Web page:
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  • Michelle Italia, MLIS, Kent State 2016

Some Quality Time with the H.A.M.

So, while working on the collection in the Kenneth Berger Hearing Aid Museum at KSU…wait, what? You did not know that there was a Hearing Aid Museum at Kent State? Well, then you are in for a surprise, my friends.

I have had the honor of working with this impressive and extensive collection of over 3500 hearing aids for several months now. The HAM, as we call it in our MuseLab team emails (we internally call our team the HAMsters), has been located in the Speech Pathology and Audiology corridor of the Music and Speech building (MSP) since the late 1960’s when Dr. Kenneth Berger, PhD, a researcher, teacher, historian, private practitioner, and director of audiology at Kent State University was interviewed in a 1966 article for the National Hearing Aid Journal about his then small collection. After that, many people helped it grow from a small display collection to a real research collection. Berger was sent historic hearing aids from all over the world. One person, A. J. Schneider of Massachusetts, donated over 500 aids to the collection. Mr. Schneider had been selling hearing aids since the 1930’s and shared his passion with the KSU museum.

Dr. Berger’s collection is vast. If you were to walk the hall of cases in MSP (unfortunately, at the moment, you can’t) you would see many different styles of hearing aids, from the modern fashion models to an ear trumpet made of silver, ornately carved, dating back to England in 1830. There has not been a day working in the collection that I am not astounded by the beauty in the functionality of these special objects. As time went on, the aids became smaller and the technology became more amazing. Humans went from using large animal horns held at the ear to amplify sound, to miniscule devices that are barely noticed today. The hearing aids are not only functional, but fashionable. You can find necklaces, eyeglasses, pins, tie tacks, barrettes, headbands, and even a purse that is used to aid the user in hearing what we might take for granted every day.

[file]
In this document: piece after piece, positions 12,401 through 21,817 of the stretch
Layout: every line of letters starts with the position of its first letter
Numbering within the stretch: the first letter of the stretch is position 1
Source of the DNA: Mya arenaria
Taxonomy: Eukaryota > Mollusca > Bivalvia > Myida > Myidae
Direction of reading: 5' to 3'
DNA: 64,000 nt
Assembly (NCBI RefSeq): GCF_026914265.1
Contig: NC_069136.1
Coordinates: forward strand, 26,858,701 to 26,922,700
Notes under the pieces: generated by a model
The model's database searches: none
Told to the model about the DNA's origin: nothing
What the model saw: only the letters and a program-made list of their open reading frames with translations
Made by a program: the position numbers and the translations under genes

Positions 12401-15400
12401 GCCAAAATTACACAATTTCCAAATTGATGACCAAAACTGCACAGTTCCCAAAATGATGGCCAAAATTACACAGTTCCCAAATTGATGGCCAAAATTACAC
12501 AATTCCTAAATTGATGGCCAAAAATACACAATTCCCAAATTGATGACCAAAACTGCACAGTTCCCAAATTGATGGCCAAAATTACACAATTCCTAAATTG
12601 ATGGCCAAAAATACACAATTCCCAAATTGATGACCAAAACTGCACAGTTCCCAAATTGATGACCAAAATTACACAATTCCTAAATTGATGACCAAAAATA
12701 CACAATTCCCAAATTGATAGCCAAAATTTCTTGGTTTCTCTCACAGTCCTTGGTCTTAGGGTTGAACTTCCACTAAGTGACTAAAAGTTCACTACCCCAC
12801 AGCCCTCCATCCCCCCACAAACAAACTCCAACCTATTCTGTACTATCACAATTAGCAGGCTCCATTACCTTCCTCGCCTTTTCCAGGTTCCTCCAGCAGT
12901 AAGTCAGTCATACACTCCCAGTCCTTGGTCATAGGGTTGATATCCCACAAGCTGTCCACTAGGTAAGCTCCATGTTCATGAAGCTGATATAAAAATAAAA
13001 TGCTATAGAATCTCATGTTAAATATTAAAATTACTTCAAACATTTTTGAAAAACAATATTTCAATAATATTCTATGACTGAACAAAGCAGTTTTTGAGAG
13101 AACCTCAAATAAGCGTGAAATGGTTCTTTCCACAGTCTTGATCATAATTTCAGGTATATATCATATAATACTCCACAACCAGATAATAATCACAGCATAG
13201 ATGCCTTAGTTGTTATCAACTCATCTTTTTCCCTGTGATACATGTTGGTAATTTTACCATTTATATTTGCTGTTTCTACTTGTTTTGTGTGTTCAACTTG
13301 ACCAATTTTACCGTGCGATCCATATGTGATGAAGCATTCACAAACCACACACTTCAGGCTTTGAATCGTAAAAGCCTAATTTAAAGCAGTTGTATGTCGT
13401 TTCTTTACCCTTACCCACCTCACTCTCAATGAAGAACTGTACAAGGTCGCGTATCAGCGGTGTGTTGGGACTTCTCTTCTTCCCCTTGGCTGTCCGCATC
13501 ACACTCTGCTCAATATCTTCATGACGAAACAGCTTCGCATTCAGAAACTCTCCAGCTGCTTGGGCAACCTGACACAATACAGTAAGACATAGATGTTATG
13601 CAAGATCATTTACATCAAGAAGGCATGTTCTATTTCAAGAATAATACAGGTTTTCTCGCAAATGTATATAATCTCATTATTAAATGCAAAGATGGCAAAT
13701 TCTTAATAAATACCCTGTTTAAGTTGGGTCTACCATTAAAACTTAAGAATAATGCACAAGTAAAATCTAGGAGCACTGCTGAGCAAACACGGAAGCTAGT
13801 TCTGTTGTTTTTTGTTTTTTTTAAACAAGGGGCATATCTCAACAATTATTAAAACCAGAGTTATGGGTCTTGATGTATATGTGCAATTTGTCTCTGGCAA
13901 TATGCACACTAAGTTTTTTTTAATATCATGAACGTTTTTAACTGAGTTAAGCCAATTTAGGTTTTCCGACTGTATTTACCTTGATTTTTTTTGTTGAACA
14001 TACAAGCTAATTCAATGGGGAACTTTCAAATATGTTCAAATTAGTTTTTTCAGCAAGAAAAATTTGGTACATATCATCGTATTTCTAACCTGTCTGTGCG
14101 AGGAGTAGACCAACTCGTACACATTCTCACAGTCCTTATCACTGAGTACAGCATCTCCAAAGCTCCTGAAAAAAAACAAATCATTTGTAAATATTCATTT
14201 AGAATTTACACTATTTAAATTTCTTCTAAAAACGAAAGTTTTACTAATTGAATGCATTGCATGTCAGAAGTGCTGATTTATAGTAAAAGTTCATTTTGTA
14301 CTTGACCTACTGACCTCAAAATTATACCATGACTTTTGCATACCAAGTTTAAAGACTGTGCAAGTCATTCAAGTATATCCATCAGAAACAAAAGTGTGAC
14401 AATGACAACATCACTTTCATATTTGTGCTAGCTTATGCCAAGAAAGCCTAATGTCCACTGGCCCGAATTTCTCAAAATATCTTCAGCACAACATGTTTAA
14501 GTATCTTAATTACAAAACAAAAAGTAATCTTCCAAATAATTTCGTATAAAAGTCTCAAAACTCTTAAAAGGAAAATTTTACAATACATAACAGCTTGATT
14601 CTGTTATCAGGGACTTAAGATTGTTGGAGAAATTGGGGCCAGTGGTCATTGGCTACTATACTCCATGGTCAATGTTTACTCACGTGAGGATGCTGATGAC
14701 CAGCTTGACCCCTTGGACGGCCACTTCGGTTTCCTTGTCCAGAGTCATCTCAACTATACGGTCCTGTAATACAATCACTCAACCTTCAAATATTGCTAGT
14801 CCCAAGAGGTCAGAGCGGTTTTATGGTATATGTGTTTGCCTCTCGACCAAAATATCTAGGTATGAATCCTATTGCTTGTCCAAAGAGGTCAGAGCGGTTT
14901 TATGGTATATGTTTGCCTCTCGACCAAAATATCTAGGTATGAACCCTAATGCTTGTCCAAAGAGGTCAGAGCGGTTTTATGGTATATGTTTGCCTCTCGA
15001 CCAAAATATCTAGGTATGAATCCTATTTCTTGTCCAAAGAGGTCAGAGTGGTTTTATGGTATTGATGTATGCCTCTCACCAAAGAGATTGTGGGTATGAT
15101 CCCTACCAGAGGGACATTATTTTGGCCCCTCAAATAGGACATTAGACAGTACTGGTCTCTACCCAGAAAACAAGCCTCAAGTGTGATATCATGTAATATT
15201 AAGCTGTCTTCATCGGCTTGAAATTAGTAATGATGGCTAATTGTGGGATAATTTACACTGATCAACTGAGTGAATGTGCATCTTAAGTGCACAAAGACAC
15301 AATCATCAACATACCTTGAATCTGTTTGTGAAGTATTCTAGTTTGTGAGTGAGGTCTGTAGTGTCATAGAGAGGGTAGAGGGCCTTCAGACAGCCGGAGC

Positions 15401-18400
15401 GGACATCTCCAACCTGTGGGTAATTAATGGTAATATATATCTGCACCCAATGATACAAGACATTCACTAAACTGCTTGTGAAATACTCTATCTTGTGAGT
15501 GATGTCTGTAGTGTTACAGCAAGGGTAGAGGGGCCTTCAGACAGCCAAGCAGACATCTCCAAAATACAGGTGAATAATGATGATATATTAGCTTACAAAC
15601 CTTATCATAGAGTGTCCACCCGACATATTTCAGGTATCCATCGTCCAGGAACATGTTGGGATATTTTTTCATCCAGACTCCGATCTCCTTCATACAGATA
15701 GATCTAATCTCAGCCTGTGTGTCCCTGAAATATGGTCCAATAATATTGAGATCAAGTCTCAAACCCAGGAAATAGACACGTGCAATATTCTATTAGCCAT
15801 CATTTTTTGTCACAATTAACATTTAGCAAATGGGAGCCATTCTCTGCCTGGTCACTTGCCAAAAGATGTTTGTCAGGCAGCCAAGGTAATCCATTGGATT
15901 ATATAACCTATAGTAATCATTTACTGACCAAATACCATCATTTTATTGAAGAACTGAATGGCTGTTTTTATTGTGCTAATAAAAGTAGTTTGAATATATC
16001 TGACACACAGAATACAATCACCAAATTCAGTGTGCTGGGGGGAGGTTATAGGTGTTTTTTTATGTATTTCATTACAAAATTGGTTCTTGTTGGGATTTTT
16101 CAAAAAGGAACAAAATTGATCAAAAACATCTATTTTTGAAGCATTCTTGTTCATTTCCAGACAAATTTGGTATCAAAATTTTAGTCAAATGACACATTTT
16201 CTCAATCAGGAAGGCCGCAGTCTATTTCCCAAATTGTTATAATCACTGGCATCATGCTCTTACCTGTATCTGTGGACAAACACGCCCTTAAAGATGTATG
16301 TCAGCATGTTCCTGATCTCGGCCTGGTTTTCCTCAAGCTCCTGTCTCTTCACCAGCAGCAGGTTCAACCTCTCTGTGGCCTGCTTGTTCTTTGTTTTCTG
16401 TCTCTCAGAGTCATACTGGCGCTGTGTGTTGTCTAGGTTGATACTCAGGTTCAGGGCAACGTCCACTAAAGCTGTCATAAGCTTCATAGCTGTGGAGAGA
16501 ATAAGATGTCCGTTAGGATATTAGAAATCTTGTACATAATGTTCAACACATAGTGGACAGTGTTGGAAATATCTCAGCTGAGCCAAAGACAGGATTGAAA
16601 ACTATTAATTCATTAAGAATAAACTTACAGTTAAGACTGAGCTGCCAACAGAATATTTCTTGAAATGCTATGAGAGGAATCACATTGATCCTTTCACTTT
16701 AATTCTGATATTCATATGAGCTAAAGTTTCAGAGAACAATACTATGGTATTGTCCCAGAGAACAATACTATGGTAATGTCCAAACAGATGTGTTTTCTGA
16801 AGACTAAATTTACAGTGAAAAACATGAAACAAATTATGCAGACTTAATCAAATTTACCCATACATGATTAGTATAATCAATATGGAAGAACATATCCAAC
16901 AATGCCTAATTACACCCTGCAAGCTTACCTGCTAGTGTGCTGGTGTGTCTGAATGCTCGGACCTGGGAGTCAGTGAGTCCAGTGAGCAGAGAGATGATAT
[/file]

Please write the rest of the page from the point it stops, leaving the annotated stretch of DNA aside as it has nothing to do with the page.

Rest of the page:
I am working with the collection because the space in the Speech Pathology and Audiology wing is getting a facelift. The collection needed to be temporarily moved so the architects could design and install new cases for the collection, as well as redesign the space for the clinic and faculty. In the process of getting the collection ready to move to its temporary home in the Kent State School of Library and Information Science MuseLab, a whole host of issues and considerations arose when working with the objects. Most of the 3500 objects have been on permanent display since the 1970’s. The original plan was to photograph, document, pack, move, and display each object. But, in the process, we noticed that some of the aids had deteriorated to the point of no return after many years of light exposure. Care has been taken to document each object in a way that once it is moved to the MuseLab and then back again to its new space in MSP in 2018, it can be part of a researchable database containing information from the original card and numbering system, as well as a photograph of the object in its current condition. Going from about six times as much space in Speech Pathology and Audiology wing to the 30 foot wall gallery in the MuseLab will be no easy feat. But being able to show off the impressive collection that Dr. Berger loved is a good feeling and the MuseLab is excited to be working with the folks in KSU Speech Pathology and Audiology to see it through.

Note from the MuseLab: For one year, the wall gallery space will transform and evolve as we host the KSU Berger Hearing Aid Museum while their home in Speech Pathology and Audiology is renovated. The MuseLab’s wall gallery will act as a visible storage exhibit for the collection while we also work to inventory and catalog this important collection. Each week, see the changes in the exhibit as it goes through the unpacking process and transforms into a visibly accessible exhibit.